Rough-Framed Stairs - 02

Rough-Framed Stairs - 02


This week’s focus will be on TOOLS.

Who doesn’t like tools?

So here is a brief list of tools you’ll need to have to make the job a success.  Some of the tools are necessary and some just make the job so much easier.  

Tool List:


Nail bags 

 - hammer

 - tape measure

 - chalk line

 - speed square

 - pencils

 - loose nails

 - calculator (ruggedized)

Electrical Extension Cords

Circular or Worm-Drive saw

A cutting surface (sawhorses)

Framing square

Square nuts

Sharp pointed pencil

Black sharpie marker

4’ to 8’ level and/or rotary laser

Calculator (scientific)

Laminated detail drawing

So lets talk about these things.

Plans.  Pretty obvious.  The home has been “designed” so we need to try and follow it.  The plans should provide accurate locations for the stairwell opening and a good count for the risers and treads.  Typically the riser and tread lengths are called out on the section page, but the riser length given is often not accurate enough to use from the plan data alone.

Nail Bags:  You should have these basic hand tools with you at all times.

Extension Cords:  Route power to your lumber pile.  It’s most efficient to cut at the lumber drop location and move completed components into the home.  Some people like to cut their components right at the installation location.  I don’t prefer this because it creates additional mess and waste inside the structure, but there may be times when it will be more efficient to do it this way.  Shooter's preference.

Saw.  I prefer a circular saw, sidewinder type, to that of the worm-drive variety for stair building.  They are lighter and are very easy to manipulate for plunge cutting.  The worm-drive saw is awesome for raw power and many other framing uses.  I hold nothing but respect for it.  But for stairs, the lighter and more nimble saw works best for me.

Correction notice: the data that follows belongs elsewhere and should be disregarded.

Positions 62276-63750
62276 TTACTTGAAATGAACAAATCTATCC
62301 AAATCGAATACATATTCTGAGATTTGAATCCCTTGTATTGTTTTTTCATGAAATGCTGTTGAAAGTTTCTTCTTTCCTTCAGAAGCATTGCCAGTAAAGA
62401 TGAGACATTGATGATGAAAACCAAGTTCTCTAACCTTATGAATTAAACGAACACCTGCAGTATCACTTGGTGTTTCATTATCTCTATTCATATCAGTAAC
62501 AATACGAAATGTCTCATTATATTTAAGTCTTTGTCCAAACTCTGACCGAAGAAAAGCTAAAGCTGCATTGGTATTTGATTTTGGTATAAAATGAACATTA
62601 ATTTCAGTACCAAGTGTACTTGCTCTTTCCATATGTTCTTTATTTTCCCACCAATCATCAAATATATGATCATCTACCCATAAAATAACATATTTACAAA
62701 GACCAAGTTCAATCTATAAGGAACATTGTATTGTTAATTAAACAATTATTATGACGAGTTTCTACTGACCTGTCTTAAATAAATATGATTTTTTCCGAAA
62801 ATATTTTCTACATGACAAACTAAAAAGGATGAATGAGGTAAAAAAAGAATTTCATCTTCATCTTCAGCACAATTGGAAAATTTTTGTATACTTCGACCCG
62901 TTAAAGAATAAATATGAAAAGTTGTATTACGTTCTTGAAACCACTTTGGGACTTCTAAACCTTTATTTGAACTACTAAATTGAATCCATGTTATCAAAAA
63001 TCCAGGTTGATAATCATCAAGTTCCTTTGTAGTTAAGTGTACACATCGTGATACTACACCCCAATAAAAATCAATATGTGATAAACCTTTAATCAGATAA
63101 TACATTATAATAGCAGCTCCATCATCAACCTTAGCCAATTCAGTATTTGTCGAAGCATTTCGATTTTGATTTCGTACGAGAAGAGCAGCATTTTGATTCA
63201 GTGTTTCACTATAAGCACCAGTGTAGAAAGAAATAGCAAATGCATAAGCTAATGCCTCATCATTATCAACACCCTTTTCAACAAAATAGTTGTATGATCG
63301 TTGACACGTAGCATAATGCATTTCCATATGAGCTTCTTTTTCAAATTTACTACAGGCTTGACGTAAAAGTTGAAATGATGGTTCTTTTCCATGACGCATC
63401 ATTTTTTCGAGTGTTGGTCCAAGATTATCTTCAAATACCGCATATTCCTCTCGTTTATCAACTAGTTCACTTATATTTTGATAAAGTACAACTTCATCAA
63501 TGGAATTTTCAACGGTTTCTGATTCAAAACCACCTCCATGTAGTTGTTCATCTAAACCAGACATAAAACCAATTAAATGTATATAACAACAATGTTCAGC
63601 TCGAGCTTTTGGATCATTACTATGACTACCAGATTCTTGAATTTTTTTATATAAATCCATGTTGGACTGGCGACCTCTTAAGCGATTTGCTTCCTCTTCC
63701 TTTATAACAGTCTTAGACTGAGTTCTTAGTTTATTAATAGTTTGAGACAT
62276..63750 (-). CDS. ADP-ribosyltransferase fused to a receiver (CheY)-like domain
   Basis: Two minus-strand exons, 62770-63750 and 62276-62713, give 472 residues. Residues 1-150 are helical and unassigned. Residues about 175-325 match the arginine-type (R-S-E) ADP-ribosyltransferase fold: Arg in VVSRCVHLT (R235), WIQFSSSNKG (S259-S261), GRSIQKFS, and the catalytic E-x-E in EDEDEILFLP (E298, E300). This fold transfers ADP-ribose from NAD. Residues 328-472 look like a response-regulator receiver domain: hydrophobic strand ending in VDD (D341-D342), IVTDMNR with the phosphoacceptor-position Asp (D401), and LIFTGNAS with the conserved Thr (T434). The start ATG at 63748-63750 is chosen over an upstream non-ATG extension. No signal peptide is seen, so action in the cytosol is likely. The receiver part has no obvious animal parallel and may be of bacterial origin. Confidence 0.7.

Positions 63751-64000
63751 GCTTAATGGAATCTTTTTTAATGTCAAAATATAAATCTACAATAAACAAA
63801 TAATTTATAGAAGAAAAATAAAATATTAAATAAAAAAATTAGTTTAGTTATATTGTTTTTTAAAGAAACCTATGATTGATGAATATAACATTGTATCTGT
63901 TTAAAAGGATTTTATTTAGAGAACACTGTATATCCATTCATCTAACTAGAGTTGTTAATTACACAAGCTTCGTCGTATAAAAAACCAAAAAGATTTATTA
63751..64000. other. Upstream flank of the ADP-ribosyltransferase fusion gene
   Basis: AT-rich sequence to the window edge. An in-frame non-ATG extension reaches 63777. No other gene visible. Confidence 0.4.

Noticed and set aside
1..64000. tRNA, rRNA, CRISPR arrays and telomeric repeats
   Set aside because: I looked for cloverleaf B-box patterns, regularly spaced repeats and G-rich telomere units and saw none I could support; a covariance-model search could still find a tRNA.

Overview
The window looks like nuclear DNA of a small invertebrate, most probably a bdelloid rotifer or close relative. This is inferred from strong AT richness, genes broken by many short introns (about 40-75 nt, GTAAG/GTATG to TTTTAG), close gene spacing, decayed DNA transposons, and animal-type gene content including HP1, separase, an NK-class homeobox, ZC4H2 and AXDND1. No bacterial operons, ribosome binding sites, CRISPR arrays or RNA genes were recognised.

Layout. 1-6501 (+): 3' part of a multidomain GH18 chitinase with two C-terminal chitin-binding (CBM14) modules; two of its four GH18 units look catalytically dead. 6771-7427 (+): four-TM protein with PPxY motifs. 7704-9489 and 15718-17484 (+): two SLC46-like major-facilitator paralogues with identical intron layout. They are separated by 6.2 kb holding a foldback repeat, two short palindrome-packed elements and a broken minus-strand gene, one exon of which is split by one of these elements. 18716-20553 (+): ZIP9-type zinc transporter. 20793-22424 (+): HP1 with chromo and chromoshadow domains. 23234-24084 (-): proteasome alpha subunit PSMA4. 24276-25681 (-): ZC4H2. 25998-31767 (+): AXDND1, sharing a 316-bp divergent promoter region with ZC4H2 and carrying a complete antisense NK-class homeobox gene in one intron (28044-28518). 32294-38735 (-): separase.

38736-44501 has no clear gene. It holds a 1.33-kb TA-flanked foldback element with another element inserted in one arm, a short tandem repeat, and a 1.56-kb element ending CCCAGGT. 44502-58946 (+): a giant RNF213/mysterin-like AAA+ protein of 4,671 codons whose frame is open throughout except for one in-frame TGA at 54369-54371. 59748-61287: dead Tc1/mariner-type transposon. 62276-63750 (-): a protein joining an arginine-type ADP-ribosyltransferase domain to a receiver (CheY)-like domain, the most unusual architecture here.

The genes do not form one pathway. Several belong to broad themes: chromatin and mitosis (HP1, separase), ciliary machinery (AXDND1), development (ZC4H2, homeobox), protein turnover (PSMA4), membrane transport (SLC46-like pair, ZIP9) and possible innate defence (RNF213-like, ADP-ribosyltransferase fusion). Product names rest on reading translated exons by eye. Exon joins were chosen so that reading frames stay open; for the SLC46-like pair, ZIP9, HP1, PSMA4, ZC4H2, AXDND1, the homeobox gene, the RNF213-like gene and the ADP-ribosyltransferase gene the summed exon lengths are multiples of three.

Saw Horses.  Make your own.  Here are some simple plans to a beefy set of Saw Stallions.

Framing Square.  A 90 degree making tool is required.  Pretty much any framing square will do.  The very best one out there is found at: 

Square Gauges (Nuts).  Not really required but they make things line-up quickly.

Sharp pencil.  You will need to scribe very accurate and dark THIN lines onto your material.  A fat pencil or marker will cause incremental creep to enter into the overall length of your stringer if not mitigated. 

Sharpie Marker.  Label everything in neat large printed font (no cursive).  You may need to read something later that you wrote on a board, and it’s nice to be able to do that from several feet away.

Level.  Ensure that everything is Plumb - Level - Square.  Also, when measuring the Floor to Floor (F2F) height, never assume that the floor is level.  Use a level or a rotary laser (best option) to measure the vertical hight from were the stairs start at the bottom and NOT directly below where the stairs fasten to the upper floor.  This becomes very evident when building deck stairs.  The ground almost always slopes.  Stabila makes excellent levels.

Calculator.  In your bags you should have a construction calculator.  If you own a “smart” phone there is a really great app that you might find useful.  Find it here —>   

or you can program your own scientific calculator for extreme mathematical usage on your projects.  More on that in another blog.

Laminated Drawing.  Use CAD to precisely draw everything to it’s actual material dimensions.  Make a cut sheet / shop drawing.

For the installation you’ll also need:

Air Compressor.  Pretty much anything descent will do.  I’m currently a Rol-Air fan.

Air Hoses.  I really like Flexeel.

Nail gun (Pneumatic Fastener). Hitachi or Max.

WallMaxx Tools of the Trade-04

Nails.  Make sure you know your gun and get nails made for it.  Specifically the degree angle of the nails and how they are colated (paper, plastic or wire)

Construction Adhesive.  Good all-weather glue in the large tubes.

There are more or less tools you might need, but these are the ones that I use.

Check back next week when we discuss terminology of the parts and procedures.

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